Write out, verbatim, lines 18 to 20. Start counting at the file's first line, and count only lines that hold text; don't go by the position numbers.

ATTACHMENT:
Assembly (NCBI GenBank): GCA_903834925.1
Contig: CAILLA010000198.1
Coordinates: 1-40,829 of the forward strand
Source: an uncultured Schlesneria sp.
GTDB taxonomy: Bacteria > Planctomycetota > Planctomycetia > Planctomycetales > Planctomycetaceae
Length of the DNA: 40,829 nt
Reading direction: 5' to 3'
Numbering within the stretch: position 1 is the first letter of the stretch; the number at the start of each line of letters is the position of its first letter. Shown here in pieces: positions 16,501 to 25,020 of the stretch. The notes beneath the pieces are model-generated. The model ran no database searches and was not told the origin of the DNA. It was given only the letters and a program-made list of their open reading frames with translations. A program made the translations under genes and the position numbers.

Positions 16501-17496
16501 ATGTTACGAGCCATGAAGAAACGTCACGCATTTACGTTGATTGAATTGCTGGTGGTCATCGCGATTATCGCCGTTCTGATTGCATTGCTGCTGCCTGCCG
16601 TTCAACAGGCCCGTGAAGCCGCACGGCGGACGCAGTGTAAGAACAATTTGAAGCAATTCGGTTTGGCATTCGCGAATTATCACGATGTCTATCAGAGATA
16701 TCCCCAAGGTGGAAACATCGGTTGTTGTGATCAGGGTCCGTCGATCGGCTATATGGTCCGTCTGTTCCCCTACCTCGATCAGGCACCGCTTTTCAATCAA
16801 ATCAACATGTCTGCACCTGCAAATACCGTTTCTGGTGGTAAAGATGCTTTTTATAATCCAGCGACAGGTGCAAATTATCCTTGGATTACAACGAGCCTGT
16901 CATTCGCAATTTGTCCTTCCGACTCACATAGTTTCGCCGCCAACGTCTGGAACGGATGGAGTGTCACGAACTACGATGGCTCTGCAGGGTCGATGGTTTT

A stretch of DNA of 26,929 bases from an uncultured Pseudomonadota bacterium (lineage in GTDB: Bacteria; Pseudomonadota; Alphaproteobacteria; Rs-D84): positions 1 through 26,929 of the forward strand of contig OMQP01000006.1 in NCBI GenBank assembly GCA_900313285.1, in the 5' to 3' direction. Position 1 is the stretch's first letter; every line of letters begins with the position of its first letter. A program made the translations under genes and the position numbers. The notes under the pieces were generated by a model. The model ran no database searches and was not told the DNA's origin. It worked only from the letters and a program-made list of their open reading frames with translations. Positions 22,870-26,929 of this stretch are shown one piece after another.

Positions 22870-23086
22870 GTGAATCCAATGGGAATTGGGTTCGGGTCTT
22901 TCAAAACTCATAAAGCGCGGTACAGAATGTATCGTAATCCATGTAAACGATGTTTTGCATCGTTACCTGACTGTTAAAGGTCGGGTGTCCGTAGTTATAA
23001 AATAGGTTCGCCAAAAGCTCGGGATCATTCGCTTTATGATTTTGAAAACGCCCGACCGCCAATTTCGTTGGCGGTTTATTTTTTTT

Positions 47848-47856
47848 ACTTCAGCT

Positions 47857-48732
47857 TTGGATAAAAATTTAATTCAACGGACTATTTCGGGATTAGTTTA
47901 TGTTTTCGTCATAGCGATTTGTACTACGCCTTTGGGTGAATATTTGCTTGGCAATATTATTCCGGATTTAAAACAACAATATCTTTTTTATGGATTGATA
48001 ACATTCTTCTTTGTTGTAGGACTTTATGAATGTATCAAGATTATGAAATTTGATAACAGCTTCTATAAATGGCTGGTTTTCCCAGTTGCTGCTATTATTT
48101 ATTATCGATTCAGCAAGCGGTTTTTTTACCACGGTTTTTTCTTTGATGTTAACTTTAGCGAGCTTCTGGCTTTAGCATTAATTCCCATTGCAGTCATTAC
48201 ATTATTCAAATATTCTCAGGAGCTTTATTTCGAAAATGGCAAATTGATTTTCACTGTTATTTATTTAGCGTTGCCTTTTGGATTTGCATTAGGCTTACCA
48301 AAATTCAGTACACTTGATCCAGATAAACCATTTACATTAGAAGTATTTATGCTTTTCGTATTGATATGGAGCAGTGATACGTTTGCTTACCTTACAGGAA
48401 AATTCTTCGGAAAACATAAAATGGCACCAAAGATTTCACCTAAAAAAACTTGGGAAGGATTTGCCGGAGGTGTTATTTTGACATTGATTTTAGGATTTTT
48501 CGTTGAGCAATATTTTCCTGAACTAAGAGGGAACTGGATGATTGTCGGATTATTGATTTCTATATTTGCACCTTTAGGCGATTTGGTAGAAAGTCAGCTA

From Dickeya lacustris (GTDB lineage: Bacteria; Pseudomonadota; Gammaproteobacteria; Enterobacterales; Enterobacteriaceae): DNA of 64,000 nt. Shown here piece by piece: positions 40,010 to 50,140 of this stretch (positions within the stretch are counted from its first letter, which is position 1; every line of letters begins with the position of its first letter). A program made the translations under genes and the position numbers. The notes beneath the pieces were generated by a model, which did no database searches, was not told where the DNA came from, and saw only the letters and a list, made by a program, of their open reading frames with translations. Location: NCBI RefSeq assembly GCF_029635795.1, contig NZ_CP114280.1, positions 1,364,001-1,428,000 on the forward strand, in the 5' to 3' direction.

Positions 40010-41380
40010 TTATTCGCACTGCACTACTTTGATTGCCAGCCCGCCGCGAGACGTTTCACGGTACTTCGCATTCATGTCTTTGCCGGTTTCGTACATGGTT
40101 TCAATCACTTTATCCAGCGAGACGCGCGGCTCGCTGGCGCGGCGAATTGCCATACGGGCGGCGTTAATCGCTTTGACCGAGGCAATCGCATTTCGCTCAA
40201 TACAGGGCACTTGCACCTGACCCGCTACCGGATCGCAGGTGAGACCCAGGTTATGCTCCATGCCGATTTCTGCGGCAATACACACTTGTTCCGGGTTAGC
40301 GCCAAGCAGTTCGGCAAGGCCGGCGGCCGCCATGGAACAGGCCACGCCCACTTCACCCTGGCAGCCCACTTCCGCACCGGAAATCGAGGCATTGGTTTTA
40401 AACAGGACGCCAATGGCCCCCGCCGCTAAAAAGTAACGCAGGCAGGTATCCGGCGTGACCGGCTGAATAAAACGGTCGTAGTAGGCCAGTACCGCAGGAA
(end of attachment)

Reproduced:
22901 TCAAAACTCATAAAGCGCGGTACAGAATGTATCGTAATCCATGTAAACGATGTTTTGCATCGTTACCTGACTGTTAAAGGTCGGGTGTCCGTAGTTATAA
23001 AATAGGTTCGCCAAAAGCTCGGGATCATTCGCTTTATGATTTTGAAAACGCCCGACCGCCAATTTCGTTGGCGGTTTATTTTTTTT

Positions 47848-47856